Yahian, a Syrian refugee with his family in a village in Germany told their experience arriving in Germany to The Guardian:

There were flowers, candles, milk and coffee waiting for us. They tried to make it as comfortable as possible. It was cold, wet and dark. My wife was crying, she was so nervous, but we’ll never forget the warmth of their welcome.

The Pastor of his village, also help him to negotiate with the butcher to provide halal meat.

The Guardian, also published an article on the same topic that emphasizes the desire of Germans citizens to improve the situation of refugees, and described a project created by a couple that felt uncomfortable with the way Germany were treating them, “Refugee Welcome” (http://www.refugees-welcome.net/). This initiative consists in sharing home with refugees; “Accommodating a refugee does not have to mean losing out on the rent of a room, Refugees Welcome representative said. In a third of the cases, costs are covered either by the job centre or social welfare payments, and a quarter of the rents are paid for via micro-donations to the site”. 26 people have been placed in private’s houses so far, and more than 780 Germans have signed up to the website.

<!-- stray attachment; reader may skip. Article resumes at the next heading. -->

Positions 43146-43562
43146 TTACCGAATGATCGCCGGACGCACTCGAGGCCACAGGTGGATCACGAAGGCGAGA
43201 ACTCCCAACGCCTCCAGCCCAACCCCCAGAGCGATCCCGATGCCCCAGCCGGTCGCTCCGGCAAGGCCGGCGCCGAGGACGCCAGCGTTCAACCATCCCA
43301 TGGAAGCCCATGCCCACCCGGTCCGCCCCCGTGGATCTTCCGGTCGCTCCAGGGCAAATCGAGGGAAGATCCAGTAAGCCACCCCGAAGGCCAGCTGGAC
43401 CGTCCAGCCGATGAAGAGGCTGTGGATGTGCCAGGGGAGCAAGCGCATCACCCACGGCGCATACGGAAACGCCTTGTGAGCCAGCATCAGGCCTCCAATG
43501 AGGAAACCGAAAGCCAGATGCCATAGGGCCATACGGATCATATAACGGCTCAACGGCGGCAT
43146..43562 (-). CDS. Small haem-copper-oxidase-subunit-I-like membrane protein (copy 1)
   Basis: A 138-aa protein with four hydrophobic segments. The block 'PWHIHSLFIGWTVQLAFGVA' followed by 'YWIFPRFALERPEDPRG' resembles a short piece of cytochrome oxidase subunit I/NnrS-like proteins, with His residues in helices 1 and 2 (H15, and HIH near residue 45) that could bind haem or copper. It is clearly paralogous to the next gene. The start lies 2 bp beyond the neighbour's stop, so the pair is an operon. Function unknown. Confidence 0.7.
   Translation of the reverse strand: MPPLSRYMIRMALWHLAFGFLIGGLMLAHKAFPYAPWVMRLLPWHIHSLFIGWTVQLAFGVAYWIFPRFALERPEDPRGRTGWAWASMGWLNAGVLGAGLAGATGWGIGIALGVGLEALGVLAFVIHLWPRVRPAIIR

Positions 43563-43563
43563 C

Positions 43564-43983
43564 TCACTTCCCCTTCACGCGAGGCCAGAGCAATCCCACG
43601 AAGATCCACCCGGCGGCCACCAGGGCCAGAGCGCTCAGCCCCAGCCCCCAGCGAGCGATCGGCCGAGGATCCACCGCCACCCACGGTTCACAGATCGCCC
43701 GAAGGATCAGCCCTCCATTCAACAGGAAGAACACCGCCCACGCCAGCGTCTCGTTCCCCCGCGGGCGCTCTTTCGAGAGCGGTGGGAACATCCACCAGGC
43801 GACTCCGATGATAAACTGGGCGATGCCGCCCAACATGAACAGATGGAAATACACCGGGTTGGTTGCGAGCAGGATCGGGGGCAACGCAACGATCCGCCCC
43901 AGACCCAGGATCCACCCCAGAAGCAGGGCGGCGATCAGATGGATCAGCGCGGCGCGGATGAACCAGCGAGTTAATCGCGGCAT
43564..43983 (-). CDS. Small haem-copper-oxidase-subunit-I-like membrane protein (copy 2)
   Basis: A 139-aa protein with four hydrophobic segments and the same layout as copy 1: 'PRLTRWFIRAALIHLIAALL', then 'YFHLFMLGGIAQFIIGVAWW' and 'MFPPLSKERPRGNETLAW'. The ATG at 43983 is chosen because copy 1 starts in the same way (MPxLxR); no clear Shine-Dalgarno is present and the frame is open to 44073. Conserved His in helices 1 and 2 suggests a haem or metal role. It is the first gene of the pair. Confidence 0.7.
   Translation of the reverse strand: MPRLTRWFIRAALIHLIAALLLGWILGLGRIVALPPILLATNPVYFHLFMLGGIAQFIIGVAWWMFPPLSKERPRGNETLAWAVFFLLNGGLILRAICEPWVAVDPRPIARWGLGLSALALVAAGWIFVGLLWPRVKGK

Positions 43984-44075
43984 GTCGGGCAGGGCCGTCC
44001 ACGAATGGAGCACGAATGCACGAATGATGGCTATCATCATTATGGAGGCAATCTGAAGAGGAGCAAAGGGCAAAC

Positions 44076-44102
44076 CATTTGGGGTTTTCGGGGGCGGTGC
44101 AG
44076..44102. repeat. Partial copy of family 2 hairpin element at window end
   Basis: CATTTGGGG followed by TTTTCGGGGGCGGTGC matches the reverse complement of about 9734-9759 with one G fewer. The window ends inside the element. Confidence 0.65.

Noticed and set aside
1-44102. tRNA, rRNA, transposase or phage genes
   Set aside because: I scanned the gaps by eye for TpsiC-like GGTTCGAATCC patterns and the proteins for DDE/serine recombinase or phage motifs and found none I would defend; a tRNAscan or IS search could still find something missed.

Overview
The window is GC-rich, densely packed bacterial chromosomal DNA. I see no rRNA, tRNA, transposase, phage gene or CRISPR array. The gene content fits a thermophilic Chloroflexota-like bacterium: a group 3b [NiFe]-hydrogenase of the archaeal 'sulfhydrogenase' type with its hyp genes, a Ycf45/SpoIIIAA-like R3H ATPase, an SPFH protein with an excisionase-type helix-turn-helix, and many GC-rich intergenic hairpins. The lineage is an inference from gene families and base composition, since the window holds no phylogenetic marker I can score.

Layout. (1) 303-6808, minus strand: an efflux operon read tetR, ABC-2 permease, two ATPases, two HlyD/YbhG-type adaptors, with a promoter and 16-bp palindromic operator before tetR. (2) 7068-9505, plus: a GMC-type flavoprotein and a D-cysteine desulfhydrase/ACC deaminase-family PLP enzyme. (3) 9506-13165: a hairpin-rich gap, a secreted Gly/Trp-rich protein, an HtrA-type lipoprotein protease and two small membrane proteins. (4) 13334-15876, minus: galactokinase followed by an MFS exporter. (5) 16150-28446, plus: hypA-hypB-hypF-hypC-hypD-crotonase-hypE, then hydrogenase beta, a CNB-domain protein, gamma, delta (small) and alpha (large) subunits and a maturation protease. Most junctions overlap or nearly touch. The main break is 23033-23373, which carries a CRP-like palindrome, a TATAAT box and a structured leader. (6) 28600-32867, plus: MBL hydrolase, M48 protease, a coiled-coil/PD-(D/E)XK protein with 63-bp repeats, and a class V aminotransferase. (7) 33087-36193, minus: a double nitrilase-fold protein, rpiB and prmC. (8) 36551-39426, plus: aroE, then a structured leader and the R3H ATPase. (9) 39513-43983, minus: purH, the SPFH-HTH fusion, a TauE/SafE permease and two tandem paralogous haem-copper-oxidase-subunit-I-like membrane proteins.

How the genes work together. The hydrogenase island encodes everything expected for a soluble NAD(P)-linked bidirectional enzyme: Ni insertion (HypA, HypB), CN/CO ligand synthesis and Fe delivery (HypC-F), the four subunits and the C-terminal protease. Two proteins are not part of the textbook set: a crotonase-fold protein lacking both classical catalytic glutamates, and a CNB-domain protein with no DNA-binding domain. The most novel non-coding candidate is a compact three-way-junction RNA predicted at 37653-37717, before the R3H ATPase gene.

Acts like the ones described above demonstrates that most of the Germans do their best to make the refugees feel like home. It shouldn’t be forgotten that Germany is a country used to integrate both immigrants and refugees, having “one of Europe’s most hospitable asylum systems”.

 

Foreign Migrants in Johannesburg

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On May 7, the book titled “Healing communities, transforming society: Exploring the interconnectedness between psycho-social needs, practice and peace-building” was launched in Johannesburg, South Africa.